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"Tor I Italus, Auxilia Ballistarius Tormentum." Topic

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Tango01 In the TMP Dawghouse07 Nov 2018 3:45 p.m. PST


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Lord Hill07 Nov 2018 3:46 p.m. PST

I often see 28mm figs of French serjeants carrying their muskets on their right shoulder (while other ranks carry on the left). On the other hand, Calpe French figures shoulder their muskets on both sides.

Are there any regulations from the time that state anything about this? Is the serjeant/right side thing just an easy way to identify figures, or is it based on any historical source?

Artilleryman08 Nov 2018 2:20 a.m. PST

The carrying of the musket in the right hand was a common drill for sergeants in most Napoleonic armies. (I believe it was referred to as 'L'arme comme sergent' in France.) This did help make the sergeants stand out and there may have been another practical reason which has been lost in the mists of time.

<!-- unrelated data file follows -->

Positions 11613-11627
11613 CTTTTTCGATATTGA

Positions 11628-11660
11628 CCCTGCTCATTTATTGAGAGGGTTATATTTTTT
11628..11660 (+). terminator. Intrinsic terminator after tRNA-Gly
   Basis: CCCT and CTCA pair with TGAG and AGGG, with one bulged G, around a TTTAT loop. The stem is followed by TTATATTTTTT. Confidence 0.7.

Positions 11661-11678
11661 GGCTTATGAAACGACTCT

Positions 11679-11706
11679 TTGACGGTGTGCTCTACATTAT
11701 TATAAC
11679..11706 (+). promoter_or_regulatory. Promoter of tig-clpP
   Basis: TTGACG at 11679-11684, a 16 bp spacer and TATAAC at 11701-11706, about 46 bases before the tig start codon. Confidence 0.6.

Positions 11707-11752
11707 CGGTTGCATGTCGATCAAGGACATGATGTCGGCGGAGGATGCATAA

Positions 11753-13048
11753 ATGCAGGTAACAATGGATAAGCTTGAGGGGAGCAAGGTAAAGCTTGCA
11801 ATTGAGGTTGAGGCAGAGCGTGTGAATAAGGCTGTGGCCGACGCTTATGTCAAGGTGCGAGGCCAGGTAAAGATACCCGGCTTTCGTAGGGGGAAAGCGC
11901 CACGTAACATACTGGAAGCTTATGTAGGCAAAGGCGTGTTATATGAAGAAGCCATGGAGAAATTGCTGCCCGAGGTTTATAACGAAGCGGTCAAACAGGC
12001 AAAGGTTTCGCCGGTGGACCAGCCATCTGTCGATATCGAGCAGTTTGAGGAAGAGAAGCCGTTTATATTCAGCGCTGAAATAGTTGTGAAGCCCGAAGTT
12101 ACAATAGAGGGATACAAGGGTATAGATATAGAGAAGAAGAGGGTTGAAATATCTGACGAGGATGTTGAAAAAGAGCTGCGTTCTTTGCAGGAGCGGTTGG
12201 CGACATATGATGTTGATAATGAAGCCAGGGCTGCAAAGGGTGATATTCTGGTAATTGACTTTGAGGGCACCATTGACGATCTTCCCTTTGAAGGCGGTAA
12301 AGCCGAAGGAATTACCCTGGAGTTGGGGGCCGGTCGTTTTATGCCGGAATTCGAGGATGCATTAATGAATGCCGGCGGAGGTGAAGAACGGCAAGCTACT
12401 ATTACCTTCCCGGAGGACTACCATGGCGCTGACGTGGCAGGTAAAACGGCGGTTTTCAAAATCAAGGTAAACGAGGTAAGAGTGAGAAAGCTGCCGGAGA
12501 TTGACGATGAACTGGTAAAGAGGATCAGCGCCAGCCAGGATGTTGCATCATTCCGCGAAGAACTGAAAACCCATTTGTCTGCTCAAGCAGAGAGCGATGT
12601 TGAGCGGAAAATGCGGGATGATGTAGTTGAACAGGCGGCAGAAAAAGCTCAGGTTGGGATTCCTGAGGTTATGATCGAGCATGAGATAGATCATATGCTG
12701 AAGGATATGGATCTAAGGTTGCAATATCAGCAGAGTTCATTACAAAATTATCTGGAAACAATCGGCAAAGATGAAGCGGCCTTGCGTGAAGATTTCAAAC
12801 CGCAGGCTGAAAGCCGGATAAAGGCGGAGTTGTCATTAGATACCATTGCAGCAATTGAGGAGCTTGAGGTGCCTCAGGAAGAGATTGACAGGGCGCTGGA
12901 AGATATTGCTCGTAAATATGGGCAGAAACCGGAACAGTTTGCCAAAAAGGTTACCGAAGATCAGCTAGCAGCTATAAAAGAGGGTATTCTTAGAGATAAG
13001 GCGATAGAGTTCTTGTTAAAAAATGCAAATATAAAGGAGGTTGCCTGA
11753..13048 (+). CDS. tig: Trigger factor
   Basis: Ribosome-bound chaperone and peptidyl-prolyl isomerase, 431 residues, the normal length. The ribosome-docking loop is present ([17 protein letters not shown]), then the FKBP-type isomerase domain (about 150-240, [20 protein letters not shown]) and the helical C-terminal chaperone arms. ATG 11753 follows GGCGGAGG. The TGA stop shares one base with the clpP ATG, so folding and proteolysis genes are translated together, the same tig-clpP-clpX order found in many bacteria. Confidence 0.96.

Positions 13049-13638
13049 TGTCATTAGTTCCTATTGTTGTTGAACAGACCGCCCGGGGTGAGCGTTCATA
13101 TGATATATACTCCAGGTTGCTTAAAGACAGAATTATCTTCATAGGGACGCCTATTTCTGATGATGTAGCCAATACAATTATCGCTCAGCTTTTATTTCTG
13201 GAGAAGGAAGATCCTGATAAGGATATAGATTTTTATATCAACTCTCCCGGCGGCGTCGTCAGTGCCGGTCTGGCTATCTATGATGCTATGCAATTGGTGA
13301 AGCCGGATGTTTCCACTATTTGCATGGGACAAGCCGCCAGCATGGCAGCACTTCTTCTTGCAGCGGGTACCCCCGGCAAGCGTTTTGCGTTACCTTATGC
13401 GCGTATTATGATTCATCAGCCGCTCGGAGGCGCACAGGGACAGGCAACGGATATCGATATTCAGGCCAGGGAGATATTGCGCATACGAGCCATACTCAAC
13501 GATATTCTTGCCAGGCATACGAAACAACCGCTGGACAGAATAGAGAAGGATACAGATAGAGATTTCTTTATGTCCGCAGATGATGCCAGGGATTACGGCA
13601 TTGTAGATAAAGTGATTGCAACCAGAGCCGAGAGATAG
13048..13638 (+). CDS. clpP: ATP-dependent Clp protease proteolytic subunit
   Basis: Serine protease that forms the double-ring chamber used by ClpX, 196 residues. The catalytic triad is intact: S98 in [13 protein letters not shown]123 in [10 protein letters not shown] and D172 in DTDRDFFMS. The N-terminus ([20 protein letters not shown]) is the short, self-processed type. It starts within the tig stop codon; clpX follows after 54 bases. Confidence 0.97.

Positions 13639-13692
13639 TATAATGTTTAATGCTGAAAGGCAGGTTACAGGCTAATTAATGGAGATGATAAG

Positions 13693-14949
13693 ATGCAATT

Interestingly, during the AWI/Revolution, officers carrying muskets, a common practice, carried them in the right hand.

Regarding the Calpe figures, I believe that many of the sets of French infantry represent them 'marching at ease' and therefore portray the muskets carried 'any old how'.

Hope that helps.

IronDuke596 Supporting Member of TMP08 Nov 2018 10:20 a.m. PST

Another reason was to keep their sword (worn on their left side)unobstructed. This is the same reason that British Sergeants wore the haversack and water bottle on their right side vice the normal left side for corporals and below.

Lord Hill10 Nov 2018 3:30 a.m. PST

Artilleryman and IronDuke thank you very much. That is really helpful.

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